Category Archive: Ceremonies

Apr
10

Handfasting Time Again

It seems like you open your eyes and suddenly it’s April and people are getting handfasted again. We have a fairly good guide to getting handfasted for people to have a look at.

It covers the preparation necessary, the sort of things you need to ask your officiant and what sort of thing to bear in mind when you come to budgeting.

It also covers the idea that you should have a good relationship with your celebrant, remember this is an important day for you emotionally – so try to remember that everyone present should be adding to the positivity of your experience.

Sep
01

Anti-Fracking Ritual at Castlerigg

There are a lot of pagans in the north-west who are passionately anti-Fracking. It’s not really a surprise that when The Warrior’s Call went out asking people to take part in an open ritual at Glastonbury Tor or, if they couldn’t make it, to set up their own Pim van Elzen decided to take up the challenge. Just as King Arthur will be doing at Stonehenge the tall Dutch Druid living in Egremont has a great ritual planned out for Castlerigg on the 28th September at midday. This is the day when the current drilling licence for Quadrilla (the company who have been performing exploratory drilling in Balcombe, Sussex) expires.

Future drilling licence applications are currently being considerd and Pim describes the 28th September as a milestone in not only the history of the fracking industry but also for the safety of Albion’s ground and surface water supplies, as well as for the plants and animals that depend on it. In fact he would expand upon that to claim it as a milestone for the debate on fossile fuels versus renewable energy, for the battle against climate change and a milestone day for life on Earth as we know it. This is why he, and many other pagans are so passionate about the public anti-fracking rituals.

As with the rest of the rituals taking part across the UK this one will begin at noon on the 28th at the Castlerigg stone circle. All are welcome to participate in this open ritual Pim explains but he asks that basic ritual ettiquette be followed, in that if people join in and then decide they want to stop that’s fine but they shouldn’t disturb the rest of the ritual for others. The ritual has been designed from a Druidic start-point but it’s appropriate for those of all paths and faiths to take part in.

The gathering at Castlerigg is likely to be a sizeable one and will use the power of the elements and their relationship to the directions people have travelled from to raise energy in the ancient stones. The energy raised will be given to the Earth for healing and protection against fracking. If you want to lend a hand to heal the damage done by Quadrilla and you can’t make it to Glastonbury then the group of local pagans will be more than happy to see you at Castlerigg.

For more information head over to the West Cumbrian Pagans facebook group or the event page on facebook for the ritual.

Apr
20

How To Get Handfasted

It’s that time of year again. We know about it in the north-west because this is the time of year when our mailboxes are over-flowing with handfasting requests, some of them are better than others…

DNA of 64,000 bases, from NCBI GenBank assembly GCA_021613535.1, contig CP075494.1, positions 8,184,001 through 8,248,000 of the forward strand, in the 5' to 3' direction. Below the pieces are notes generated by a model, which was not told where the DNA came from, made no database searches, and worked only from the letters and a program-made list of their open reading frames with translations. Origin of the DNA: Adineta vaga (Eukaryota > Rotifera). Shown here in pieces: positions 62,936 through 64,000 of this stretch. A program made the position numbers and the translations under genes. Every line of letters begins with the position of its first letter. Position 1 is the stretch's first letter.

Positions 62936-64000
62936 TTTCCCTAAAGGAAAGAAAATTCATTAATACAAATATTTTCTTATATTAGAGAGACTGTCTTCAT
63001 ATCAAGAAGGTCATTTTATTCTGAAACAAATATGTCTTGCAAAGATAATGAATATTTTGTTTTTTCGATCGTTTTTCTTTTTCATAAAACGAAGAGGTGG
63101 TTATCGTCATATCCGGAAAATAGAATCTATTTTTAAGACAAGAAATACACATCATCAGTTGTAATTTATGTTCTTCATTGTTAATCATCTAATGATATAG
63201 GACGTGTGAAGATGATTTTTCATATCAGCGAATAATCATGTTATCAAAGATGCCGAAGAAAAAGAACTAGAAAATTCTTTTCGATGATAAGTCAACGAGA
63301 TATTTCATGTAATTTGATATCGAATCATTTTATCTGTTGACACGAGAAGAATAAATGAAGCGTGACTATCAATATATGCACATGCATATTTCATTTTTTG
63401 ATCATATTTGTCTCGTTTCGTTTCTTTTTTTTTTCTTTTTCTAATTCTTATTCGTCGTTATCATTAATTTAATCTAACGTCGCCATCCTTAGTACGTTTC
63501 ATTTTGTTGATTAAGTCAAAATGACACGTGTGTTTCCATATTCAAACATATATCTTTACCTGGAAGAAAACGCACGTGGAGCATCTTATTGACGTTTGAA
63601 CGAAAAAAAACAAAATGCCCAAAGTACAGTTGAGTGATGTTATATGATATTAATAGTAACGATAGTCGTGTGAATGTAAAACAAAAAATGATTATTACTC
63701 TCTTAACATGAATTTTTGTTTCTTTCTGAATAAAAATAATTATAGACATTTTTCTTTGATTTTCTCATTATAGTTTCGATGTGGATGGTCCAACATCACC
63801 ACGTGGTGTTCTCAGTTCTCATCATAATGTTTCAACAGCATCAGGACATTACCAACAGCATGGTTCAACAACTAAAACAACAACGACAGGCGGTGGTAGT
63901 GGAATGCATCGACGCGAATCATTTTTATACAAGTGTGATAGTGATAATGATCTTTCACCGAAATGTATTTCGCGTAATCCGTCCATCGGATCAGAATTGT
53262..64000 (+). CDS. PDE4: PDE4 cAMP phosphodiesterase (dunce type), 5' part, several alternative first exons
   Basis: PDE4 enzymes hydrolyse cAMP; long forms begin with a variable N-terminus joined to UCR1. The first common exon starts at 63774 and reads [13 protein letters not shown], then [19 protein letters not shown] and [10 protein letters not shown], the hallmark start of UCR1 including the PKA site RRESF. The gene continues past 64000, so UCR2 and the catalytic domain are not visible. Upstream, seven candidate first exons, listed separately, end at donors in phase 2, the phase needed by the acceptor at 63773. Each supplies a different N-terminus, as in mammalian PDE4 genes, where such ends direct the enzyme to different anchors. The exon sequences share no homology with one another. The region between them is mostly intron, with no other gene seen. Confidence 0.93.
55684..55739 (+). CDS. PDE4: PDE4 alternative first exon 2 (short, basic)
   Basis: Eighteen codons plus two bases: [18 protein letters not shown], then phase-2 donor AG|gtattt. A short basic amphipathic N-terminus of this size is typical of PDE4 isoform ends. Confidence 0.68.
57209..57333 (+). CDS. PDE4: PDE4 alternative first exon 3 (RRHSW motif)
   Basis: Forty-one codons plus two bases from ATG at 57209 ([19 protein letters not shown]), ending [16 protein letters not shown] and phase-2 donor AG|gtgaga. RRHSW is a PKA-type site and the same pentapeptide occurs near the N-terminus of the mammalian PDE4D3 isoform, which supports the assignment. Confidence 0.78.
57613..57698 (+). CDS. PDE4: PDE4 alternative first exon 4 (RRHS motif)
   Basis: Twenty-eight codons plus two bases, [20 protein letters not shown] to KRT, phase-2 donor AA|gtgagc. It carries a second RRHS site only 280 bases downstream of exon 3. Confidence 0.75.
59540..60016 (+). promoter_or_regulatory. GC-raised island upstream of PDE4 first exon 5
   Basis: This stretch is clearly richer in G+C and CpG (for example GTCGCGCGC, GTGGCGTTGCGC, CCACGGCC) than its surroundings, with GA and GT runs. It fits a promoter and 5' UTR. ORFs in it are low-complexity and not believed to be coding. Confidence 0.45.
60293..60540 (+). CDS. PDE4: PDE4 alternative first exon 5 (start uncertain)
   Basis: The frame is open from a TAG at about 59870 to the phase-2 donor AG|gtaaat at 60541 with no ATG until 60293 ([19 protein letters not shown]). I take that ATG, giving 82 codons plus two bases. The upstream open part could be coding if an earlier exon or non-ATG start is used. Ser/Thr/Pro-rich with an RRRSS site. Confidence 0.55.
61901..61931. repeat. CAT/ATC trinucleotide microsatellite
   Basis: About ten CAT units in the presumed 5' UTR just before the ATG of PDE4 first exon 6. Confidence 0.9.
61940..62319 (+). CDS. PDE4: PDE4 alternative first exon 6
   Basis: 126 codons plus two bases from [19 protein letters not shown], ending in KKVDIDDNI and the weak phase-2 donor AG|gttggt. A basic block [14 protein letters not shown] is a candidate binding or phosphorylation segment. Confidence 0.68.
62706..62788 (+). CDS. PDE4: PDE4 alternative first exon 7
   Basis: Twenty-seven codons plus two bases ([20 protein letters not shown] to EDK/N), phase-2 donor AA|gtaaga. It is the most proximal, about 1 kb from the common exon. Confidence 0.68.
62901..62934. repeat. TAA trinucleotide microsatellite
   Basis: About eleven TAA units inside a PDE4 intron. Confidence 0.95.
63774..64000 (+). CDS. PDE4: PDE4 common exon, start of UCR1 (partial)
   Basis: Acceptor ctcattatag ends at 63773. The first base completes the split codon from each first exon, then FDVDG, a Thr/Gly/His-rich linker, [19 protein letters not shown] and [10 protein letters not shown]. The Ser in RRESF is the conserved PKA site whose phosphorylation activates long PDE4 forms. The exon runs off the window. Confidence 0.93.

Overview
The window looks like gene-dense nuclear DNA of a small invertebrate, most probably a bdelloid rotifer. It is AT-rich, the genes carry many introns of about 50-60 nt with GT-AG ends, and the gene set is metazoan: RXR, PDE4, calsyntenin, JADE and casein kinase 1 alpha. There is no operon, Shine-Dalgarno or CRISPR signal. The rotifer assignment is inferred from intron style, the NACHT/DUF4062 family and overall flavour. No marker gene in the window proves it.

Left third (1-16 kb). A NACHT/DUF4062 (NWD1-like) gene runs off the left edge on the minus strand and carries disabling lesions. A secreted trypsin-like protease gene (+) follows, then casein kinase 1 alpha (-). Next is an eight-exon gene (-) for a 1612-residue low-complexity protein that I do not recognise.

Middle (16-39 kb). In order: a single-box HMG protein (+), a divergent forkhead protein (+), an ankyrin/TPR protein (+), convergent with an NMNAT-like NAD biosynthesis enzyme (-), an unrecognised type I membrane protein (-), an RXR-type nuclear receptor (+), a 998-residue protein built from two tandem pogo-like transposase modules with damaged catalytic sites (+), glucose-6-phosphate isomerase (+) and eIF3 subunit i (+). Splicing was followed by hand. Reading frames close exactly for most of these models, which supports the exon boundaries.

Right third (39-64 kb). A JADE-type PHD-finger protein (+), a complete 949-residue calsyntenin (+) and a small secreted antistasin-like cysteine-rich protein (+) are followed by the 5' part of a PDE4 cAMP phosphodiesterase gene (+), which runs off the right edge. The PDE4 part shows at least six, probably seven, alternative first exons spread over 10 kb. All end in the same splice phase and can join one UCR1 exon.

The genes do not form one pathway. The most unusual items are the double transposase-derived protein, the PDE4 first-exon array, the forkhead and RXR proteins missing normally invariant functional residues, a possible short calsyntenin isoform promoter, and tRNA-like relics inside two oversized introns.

So here it is, a bit of advice for how to get handfasted and how to get it done right!

    Preparation

First of all, think about what sort of pagan path you’re on and how you want your handfasting to reflect that. If you’re both Heathen then maybe a Wiccan celebrant won’t provide the sort of ceremony that you’re looking for!

In the north-west Janet Budd co-ordinates the celebrants, if you’re looking for a ceremony that is Druidic, Heathen, Shamanic, Wiccan or something completely different then if you give her enough time she can probably find the right celebrant for you.
This brings me to the phrase ‘enough time’, if you want to get handfasted tomorrow then that’s great but we probably won’t be able to all jump to attention and come and do it with you! The more time you allow to get to know your celebrant, to discuss what you want with them the more likely it is to happen the way you imagine.

Most celebrants are very serious about their relationship with their god/s and/or spirits, they will probably want to talk to you about why you want a handfasting and what your relationship with your spirituality is. You can use this conversation to work out if their path is compatible with yours – remember this is your handfasting and they are there to facilitate that.

If you want the handfasting to take place in a particular venue then you are going to be responsible for booking that venue. A lot of popular pagan sites aren’t bookable as they are public spaces such as stone circles and the like – is it going to bother you if your handfasting has a whole bunch of tourists taking pictures in the background? (More about this when we get to the legal stuff later).

    Forever or For A Year And A Day?

It’s common in many pagan paths for the handfasting vows to be first taken for a year and a day and at a later date for longer. This can be seen as being similar to an engagement – this is often a useful analogy for any family members who are not Pagan who you would like to attend. In regards to celebrants then you might like to consider whether you would like the same person performing both ceremonies (if you intend to have two – one for a year and a day and the second for life).

The duration you are promising to commit to each other for will need to be reflected in your promises and may need to be reflected in any vows or promises you are having your witnesses make.